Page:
India has come a long way since my childhood.

And not.

This week’s headlines: Celsius rises, so does loadshedding. In American English, this means temperatures soaring above 100 degrees Fahrenheit and no electricity for hours and hours and hours.

That’s the way it was when I was growing up in Kolkata. The only relief was to take a plunge in the rather polluted Ganges (see photo).

At school, it was difficult to concentrate. Instead, I’d be busy wiping dry the droplets of sweat on my textbook. One time, I’d obliterated the face of Shah Jahan (the Mogul emperor who built the Tak Mahal) in my history book with a good dousing. I watched the black ink run down the innards of the cheaply printed text. Too bad his son Aurangzeb could not dispose of him that easily.

Going home on a searing summer day was no comfort either. No bath because there was no power to pump the water to the roof. No fan. No respite. At night, we wet our bed sheets and put slabs of ice on our mattresses to stay cool inside the thick cotton mosquito nets and watched flying cockroaches and creepy insects crawl up the sides.

We’d wait for the monsoons to begin– usually the first or second week of June. My brother and I would stand in the courtyard fully clothed and let the rain soak us through. There was nothing that felt more soothing.

And now, in 2010, despite all of India’s economic gains, my friends and family in Kolkata are doing the same as we did 40 years ago.

The problem, says the Telegraph newspaper: Snags in the coal-supply chain are causing power generation units to perform below capacity.

While government agencies played the blame game, almost every Kolkata resident suffered power cuts this week for at least six ours. Worse still, the monsoonal rains are still far from the congested city — the weather forecast calls for hot and humid days.

Still feel like complaining about the pollen?

The water has come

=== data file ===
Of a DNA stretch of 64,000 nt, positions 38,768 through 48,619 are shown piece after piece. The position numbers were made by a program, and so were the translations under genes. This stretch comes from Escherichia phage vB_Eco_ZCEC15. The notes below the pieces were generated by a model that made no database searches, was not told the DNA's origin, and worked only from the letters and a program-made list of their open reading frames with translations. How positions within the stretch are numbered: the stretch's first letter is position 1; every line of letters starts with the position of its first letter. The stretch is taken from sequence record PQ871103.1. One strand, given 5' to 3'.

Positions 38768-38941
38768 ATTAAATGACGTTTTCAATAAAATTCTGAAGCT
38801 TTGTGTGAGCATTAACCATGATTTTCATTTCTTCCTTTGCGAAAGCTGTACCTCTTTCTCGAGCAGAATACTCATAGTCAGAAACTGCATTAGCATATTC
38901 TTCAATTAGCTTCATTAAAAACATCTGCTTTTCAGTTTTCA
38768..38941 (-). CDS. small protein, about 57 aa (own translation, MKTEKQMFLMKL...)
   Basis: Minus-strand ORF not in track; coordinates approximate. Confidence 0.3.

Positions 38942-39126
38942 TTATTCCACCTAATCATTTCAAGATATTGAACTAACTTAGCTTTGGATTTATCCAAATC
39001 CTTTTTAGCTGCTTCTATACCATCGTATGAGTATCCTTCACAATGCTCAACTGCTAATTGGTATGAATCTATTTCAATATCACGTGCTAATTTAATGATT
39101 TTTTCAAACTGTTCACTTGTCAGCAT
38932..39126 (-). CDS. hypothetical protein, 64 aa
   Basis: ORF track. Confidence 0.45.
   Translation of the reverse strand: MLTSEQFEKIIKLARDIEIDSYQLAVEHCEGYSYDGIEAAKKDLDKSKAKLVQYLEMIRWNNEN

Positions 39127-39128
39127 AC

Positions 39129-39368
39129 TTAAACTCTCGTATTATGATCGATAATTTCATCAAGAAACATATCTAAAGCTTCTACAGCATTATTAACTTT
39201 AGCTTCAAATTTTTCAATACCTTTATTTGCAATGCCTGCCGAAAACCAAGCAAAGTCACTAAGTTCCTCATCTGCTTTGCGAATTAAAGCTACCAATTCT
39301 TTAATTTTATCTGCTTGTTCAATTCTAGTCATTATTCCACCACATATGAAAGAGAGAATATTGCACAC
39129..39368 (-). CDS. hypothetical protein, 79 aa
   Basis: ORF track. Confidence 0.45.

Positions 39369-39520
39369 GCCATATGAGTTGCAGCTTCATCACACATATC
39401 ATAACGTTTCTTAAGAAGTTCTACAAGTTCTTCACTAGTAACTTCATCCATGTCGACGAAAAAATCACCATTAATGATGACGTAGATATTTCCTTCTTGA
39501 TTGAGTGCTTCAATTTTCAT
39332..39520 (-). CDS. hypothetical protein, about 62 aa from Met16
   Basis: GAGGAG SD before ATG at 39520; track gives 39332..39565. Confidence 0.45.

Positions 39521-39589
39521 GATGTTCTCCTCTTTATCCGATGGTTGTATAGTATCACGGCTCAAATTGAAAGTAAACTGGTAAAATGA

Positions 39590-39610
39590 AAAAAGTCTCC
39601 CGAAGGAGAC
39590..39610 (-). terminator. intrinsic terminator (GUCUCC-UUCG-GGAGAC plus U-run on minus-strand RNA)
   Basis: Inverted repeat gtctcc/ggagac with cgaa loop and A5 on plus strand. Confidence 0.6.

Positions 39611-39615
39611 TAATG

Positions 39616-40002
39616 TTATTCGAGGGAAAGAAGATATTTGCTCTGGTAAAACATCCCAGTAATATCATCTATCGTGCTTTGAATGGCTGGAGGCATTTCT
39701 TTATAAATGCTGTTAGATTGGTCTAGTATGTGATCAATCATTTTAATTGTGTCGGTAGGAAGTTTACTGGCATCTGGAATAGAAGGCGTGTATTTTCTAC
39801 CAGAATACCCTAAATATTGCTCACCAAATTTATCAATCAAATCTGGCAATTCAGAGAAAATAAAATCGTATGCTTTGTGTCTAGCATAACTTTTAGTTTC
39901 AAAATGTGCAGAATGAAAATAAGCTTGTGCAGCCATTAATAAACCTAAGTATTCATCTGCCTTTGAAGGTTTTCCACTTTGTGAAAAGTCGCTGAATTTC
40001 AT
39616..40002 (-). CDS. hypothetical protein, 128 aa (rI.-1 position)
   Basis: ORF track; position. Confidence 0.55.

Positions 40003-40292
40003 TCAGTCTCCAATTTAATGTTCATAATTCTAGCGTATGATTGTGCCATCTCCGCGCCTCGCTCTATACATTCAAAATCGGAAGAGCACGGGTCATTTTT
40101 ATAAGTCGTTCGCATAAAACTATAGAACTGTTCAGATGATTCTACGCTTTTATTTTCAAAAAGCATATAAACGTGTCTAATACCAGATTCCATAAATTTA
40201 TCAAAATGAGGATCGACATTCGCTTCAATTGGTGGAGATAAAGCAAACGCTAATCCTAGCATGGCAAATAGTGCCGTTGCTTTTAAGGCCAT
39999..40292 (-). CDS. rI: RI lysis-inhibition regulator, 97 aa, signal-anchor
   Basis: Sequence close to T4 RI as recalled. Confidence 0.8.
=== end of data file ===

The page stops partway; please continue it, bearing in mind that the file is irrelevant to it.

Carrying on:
Once again, thousands of Indians have been affected by flooding in the monsoon season. It’s become a regular sight to us, and we saw it here in America in the aftermath of Katrina. But few of us can imagine the forceful nature of water as enemy.

I remember my father’s aunt putting her bed up on bricks, stacked four high. She lived in Bangur, a northern, low-lying Kolkata neighborhood prone to flooding. It was expected that the outside would invade as the standing water on the streets inched upward. With it came snakes, creepy insects, garbage, disease. “Badi-te jol eshecche,” my great aunt would say. “The water has come to the house.”

We planned our lives around the water — we knew the streets that were still navigable by car and foot and we knew the ones to avoid.

The smell of mold hung heavy in every house. Without electricity to run fans, we sat in darkness, the sweat trickling from our heads all the way down our backs. We’d pray for more rain because with it came a breeze in the stillness of an oppressive afternoon.

Now, I get upset if one fly has illegally entered my house. I run about trying to swat the nuisance. I begin to panic if the power goes off for more than an hour at a time.

How lucky we are that we can lock out the heat and stave off the water — that we have so much power over nature’s fury.

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